“Faculty salaries get compressed when you’re sitting there for six years without a pay raise and a new person gets hired at market rates,” Martin said. “That happens all the time because the market forces change.”

According to Martin, faculty salaries have not been decompressed at 100% since 2015. Faculty salaries are also determined by the cost of living where the state legislature mandates the University to give pay raises.

Frost said South Carolina will do cost of living adjustments for all state employees every year. He said that some years will receive no changes, but that recent inflation costs will likely lead to a 3% increase in pay adjustments this year compared to last year’s 2.5% increase.

To include and promote more women on the top 100 list, Sidorsky said it is important to hire managers who understand how much the University offers to men versus women, and white women compared to women of color.

“I’m not even saying that [CCU is] trying to be discriminatory or offer women less on purpose,” she said. “It just might be subconscious.”

She said she has hope qualified women will come to the top and be treated as such in their positions.

Professor Emerita Sally Hare said she remembered her experience of going to her bosses and asking for pay equal to her coworkers ever since she started working as a professor at the university in the ‘80s. While she said attitudes in current generations have changed, she said there’s still room for improvement.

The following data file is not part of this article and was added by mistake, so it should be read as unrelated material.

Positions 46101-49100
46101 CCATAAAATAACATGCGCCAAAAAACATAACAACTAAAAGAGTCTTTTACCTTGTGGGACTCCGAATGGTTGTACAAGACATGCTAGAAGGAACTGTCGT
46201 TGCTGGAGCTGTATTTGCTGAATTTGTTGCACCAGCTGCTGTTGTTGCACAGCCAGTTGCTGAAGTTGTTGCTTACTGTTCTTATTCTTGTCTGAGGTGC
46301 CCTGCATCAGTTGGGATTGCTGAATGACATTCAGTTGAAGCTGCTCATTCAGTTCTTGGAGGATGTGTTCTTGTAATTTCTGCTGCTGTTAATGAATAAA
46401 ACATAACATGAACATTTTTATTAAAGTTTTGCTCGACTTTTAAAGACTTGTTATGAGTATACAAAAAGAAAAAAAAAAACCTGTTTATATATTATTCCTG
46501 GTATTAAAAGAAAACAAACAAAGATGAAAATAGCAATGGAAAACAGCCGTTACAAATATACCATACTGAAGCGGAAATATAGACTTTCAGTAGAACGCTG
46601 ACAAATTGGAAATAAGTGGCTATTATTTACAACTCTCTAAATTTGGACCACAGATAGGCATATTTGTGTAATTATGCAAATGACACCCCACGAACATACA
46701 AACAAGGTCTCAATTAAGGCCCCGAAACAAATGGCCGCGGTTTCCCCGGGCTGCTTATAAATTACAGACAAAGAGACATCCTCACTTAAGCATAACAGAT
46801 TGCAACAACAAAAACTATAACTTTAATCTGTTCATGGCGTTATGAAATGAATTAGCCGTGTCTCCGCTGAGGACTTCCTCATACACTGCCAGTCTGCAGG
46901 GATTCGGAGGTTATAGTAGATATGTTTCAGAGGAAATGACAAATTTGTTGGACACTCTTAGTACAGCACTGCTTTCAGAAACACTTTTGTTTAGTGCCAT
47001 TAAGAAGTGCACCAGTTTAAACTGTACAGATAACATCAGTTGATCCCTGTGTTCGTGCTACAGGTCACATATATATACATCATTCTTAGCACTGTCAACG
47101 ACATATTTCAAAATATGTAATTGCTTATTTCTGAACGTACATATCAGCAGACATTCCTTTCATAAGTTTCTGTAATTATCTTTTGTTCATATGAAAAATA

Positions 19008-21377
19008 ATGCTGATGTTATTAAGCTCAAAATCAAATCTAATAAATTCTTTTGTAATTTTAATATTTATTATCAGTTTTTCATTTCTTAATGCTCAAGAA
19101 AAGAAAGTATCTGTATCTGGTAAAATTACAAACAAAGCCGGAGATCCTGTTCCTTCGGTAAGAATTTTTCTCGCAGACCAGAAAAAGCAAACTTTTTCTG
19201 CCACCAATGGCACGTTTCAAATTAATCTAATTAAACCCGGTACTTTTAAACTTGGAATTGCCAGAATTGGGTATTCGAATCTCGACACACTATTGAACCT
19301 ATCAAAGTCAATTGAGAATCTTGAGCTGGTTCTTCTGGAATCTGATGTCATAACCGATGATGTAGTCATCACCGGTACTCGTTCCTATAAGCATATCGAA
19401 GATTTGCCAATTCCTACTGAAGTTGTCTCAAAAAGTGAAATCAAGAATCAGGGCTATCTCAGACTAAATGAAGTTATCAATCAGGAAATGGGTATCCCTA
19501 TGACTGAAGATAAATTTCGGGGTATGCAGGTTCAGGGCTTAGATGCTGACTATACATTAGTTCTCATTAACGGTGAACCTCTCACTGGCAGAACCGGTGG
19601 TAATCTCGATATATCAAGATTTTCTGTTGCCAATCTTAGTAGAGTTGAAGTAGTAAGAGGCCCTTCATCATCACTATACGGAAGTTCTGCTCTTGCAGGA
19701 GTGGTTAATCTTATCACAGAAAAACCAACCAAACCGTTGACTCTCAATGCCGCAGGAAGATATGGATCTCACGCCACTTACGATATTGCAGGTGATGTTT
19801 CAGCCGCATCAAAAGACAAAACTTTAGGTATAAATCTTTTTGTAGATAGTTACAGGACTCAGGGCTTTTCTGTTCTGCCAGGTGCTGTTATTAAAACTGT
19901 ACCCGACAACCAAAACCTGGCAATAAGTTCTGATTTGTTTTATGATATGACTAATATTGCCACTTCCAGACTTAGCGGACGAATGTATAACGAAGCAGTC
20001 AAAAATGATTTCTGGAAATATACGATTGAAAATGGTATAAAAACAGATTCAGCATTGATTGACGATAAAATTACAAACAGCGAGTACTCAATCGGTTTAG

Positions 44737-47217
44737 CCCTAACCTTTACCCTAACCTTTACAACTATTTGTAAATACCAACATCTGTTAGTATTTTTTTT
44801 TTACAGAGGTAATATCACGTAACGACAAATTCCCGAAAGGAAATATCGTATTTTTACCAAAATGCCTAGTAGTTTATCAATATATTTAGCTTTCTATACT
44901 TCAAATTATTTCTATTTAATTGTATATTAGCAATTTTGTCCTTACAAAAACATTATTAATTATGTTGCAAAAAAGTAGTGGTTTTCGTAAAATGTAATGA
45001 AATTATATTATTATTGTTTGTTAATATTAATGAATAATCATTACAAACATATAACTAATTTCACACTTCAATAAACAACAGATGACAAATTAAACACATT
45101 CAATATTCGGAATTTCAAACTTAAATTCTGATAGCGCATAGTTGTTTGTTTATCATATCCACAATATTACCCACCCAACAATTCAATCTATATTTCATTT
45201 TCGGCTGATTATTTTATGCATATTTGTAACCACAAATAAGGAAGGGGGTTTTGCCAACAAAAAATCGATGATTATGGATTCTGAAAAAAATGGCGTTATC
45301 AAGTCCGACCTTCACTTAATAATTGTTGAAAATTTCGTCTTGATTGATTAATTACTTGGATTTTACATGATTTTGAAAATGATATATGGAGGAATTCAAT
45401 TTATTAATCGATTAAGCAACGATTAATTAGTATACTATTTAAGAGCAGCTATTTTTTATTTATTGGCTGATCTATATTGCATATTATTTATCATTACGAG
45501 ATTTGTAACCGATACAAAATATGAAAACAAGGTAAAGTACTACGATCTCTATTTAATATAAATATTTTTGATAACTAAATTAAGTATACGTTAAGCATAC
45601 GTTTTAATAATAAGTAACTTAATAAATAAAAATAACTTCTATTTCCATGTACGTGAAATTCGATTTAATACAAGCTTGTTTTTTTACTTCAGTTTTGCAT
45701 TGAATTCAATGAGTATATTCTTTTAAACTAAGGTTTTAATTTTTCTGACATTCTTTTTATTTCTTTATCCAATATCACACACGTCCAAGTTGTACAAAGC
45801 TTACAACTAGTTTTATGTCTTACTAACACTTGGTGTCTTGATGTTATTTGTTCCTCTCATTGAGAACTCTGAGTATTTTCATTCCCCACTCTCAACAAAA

“It certainly takes a long time to make change,” she said.

Hare said professions that grow to become woman-dominated like teaching have historically seen decreases in overall salaries for both men and women.

According to a report from Sylvia Allegretto and Lawrence Mishel of the Economic Policy Institute, even men who worked in teaching in 2015 earned 24.5% less than those who worked in comparable profession dominated by men. In 1979, men in teaching earned 22.1% less.

“The large wage penalty that male teachers face goes a long way toward explaining why the gender makeup of the teaching professions has not changed much over the past few decades,” the report said.

Hare said while money can be a taboo topic to discuss, it’s important for both women and men to speak out on salary issues for there to be change.

“It’s becoming more public than it ever has, and I think that’s a good thing. I don’t like secrets. I don’t think they’re useful,” she said.